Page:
Thursday, July 2, 2020

Recent Acquisitions to My Library

Slavery has left an indelible mark on American society. Although abolished over 150 years ago, some forms of the racism that fueled the thinking that allowed the "peculiar institution" to once flourish are still around, and in some cases seemingly growing. Slavery's Descendants: Shared Legacies of Race and Reconciliation, edited by Dionne Ford and Jill Strauss, shares a number of essays by descendants of the enslaved, enslavers, and some who had both as ancestors. While some Americans simply pretend that this unpleasant era never existed in our nation's history and that we should just "move on" as a society, it is that lack of historical knowledge, along with not appreciating history's complexity, that these essays seek to correct. It should make for quite the interesting read.

Regimental histories started appearing almost as soon as the Civil War ended. How regimental histories are researched and written has changed significantly since then. Hundreds of units have received attention, but only a few of those are African American regiments. Studies on famous black regiments such as the 54th Massachusetts are easy to find, while other regiments like the 5th, 6th, and 38th United States Colored Infantry, and 1st and 2nd South Carolina have received books too. Adding to the growing body of USCT regimentals is For Their Own Cause: The 27th United States Colored Troops by Kelly D. Mezurek. Made up largely of free men from Ohio, the 27th USCI spent most of their wartime experience in Virginia and North Carolina in the IX Corps and XXV Corps. I'm looking forward to learning more about their service.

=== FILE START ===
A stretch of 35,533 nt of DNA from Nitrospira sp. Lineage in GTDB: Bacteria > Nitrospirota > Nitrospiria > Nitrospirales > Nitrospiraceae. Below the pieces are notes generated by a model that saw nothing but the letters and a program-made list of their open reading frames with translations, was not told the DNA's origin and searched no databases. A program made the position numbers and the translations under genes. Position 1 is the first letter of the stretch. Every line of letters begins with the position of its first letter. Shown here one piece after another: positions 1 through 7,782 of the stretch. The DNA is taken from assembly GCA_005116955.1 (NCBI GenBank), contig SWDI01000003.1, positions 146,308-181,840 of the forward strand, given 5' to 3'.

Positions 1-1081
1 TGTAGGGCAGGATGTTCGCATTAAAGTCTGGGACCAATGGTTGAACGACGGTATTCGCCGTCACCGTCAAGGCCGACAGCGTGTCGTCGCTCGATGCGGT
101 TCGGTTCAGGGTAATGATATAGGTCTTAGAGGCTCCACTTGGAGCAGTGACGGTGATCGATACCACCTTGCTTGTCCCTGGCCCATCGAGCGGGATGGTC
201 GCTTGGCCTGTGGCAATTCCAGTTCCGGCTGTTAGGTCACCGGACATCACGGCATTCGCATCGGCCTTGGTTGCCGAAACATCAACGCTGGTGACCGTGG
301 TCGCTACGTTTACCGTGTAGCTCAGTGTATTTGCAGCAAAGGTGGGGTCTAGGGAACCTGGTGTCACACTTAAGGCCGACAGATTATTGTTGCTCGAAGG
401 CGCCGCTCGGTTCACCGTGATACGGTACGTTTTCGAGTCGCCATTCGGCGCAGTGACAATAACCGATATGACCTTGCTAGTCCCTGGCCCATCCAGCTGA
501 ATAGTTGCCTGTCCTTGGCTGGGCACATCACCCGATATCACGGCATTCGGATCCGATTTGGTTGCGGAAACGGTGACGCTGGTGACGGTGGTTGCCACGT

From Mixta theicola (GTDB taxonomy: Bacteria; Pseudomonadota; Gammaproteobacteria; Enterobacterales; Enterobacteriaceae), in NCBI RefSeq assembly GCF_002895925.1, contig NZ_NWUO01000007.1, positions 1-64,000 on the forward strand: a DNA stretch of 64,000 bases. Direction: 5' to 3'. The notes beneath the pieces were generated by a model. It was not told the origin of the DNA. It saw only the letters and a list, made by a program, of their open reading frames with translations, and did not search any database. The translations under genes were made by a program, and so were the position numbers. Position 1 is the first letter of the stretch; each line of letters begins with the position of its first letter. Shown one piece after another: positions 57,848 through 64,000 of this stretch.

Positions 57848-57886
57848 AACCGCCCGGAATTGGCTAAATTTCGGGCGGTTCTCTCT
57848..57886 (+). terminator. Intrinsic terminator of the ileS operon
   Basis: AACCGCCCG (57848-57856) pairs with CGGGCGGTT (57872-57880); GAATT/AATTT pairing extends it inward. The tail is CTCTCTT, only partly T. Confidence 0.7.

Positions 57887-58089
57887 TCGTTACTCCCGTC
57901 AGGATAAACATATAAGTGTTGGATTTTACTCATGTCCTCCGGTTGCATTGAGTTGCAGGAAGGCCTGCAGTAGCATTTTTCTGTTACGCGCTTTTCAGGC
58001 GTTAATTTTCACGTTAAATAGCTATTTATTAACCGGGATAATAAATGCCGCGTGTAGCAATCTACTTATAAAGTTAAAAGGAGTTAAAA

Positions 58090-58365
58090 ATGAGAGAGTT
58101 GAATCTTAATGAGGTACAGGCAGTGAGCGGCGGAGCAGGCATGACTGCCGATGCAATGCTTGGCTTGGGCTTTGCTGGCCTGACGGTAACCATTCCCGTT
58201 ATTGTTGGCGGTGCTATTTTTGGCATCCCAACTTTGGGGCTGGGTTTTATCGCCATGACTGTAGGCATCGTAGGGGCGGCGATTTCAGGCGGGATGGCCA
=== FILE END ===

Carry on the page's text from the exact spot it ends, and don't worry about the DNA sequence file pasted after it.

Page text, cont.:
The famous Civil War stories of Fort Monroe, Virginia, are well known to this period's enthusiasts. "Freedom's Fortress" proved a magnet for enslaved people in southeast Virginia after Gen. Benjamin Butler famously proclaimed three fugitive slaves "contraband of war" in May 1861. And after the war, it was Fort Monroe that served as Jefferson Davis' prison cell for two years. However, by the time of the Civil War, Fort Monroe already claimed a long history of service to the United States. Defender of the Chesapeake: The Story of Fort Monroe by Richard P. Weinert, Jr. and Robert Arthur is apparently the definitive work on this government coastal installation.

The story of African American land ownership in the former slave states is an inspirational one. While many blacks abandoned the South for better opportunities in the North, others continued to carve out a place of their own by purchasing acreage and becoming independent farmers. Looking at an Alabama plantation owned by North Carolinian Paul Cameron, A Mind to Stay: White Plantation, Black Homeland by Sydney Nathans, shows the trials and tribulations that formerly enslaved people and their descendants endured making a place for themselves despite discriminatory Jim Crow laws in the past and additional challenges in the present. It sounds like a fascinating read.

Happy reading!

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